The Athel D'Ombrain Collection was deposited with the University of Newcastle Archives in 1982.
Athel D'Ombrain A.M. (1901-1985) was a photographer, optician, naturalist, author, cricketer, pioneer angler, game fisherman and historian.
He was born in Casterton, Victoria in 1901. His father, a general practitioner, was one of the pioneer ornithologists of Australia. It was his father who educated Athel in the wonders of the natural world. His interest was further developed by living on Sydney's north shore at a time when the suburb was sparsely settled and a fine place in which to study birds and animals.
He attended Shore College, Sydney between 1913-18, and later studied agriculture at Hawkesbury Agricultural College.
In 1929 he moved to Maitland to work as an optical dispenser at his brother Arthur's ophthalmic surgery practice, and for over 20 years was associated with his brother in Maitland, and later Newcastle.
Athel was a well respected cricketer with the Northern Suburbs Cricket Club. In recognition of his long playing and administrative services, he was made a Life Member of the Club in the early sixties and Patron from 1968.
In February 1936, he married Esma Drew, of Clarencetown, by whom he had a son, Robin, who later became a Technical Officer in Chemical Engineering. Esma died in May 1980.
Around 1950 Athel retired from optometry and became a photographer for The Maitland Mercury. After the 1955 flood hit his home he left the newspaper and established a commercial photographic business in Maitland. Concurrent with these activities he was a "photo-finish operator" at the Maitland Showground and a stringer cameraman.
Through the efforts of Athel and Newman Silverthorne, the Newcastle and Port Stephens Game Fish Club was formed with Headquarters at Bundabah on the northern side of the Port. In 1935 the fishing enthusiasts built a clubhouse at Shoal Bay.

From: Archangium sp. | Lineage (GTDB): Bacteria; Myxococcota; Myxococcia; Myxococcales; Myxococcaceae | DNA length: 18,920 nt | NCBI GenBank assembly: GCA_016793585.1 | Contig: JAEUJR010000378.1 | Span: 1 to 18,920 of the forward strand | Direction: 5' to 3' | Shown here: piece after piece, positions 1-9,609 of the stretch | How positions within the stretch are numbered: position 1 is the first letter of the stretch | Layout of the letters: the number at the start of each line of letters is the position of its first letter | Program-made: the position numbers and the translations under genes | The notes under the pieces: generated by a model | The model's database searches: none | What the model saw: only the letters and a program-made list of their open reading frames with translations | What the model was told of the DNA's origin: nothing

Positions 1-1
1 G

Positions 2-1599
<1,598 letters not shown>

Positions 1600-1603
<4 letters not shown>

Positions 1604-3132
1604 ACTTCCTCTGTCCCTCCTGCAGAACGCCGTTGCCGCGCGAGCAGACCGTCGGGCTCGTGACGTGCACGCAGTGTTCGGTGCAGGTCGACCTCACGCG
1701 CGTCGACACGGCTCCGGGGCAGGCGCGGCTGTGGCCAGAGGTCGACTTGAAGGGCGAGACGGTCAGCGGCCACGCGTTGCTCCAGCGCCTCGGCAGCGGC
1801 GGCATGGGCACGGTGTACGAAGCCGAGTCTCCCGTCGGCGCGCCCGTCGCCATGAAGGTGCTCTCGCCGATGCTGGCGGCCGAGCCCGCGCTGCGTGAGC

The Fish Club was taken over by the Army in the Second World War, following which it was incorporated into the Country Club Hotel. He was renowned as a pioneer angler who adopted a scientific approach to the sport and who was very successful in the post war years. He is credited with devising the now widely accepted tag and release concept for big game fishes, commencing his first experiments in 1938.
Athel was an expert naturalist especially on Port Stephens and its flora and fauna. For example, he visited Cabbage Tree Island regularly for 44 years observing and banding the sea bird called Gould's Petrel. The island is the only known nesting place of the species.
He also enjoyed looking at the birds in the wetlands at Hexham as he travelled between Maitland and Newcastle in the train. Previously he had contributed several articles to the Newcastle Morning Herald. In 1965 he wrote a piece about the birds at Hexham, which came under the notice of the Herald's Editor at the time, Mr E.K. Lingard, who liked the story so much he asked Athel to write a weekly column. For some time he became a Saturday correspondent for The Herald. He also authored a number of published books, 'Game Fishing Off the Australian Coast' and 'Fish Tales', and an unpublished account of Gould's Petrel, called 'North East of Toomaree', and an unpublished autobiography.
His newspaper articles and books contributed a great deal to the unfolding of the wonders of nature. Moreover, he was continually identifying specimens found in the bush and backyards for individuals.
On the 9 June 1975, in recognition of his service to photography and the study of nature, he was awarded Member of the Order of Australia.
In 1981 he became a Convocation Visiting Scholar at the University of Newcastle.
One of his roles was to work in association with Denis Rowe (University Archivist at the time) in the Archives in the Auchmuty Library, cataloguing his photographs and organising the articles about nature that he had written for the Newcastle Herald.
He continued to write his columns up until a few months prior to his death at age 83 in 1985. According to his son, Mr Robin D'Ombrain, he wrote a total of 995 articles for the Newcastle Herald.
He was a member of the Royal Australian Orthnologists' Union, an Associate of the Australian Museum and a Member of the Order of Australia.
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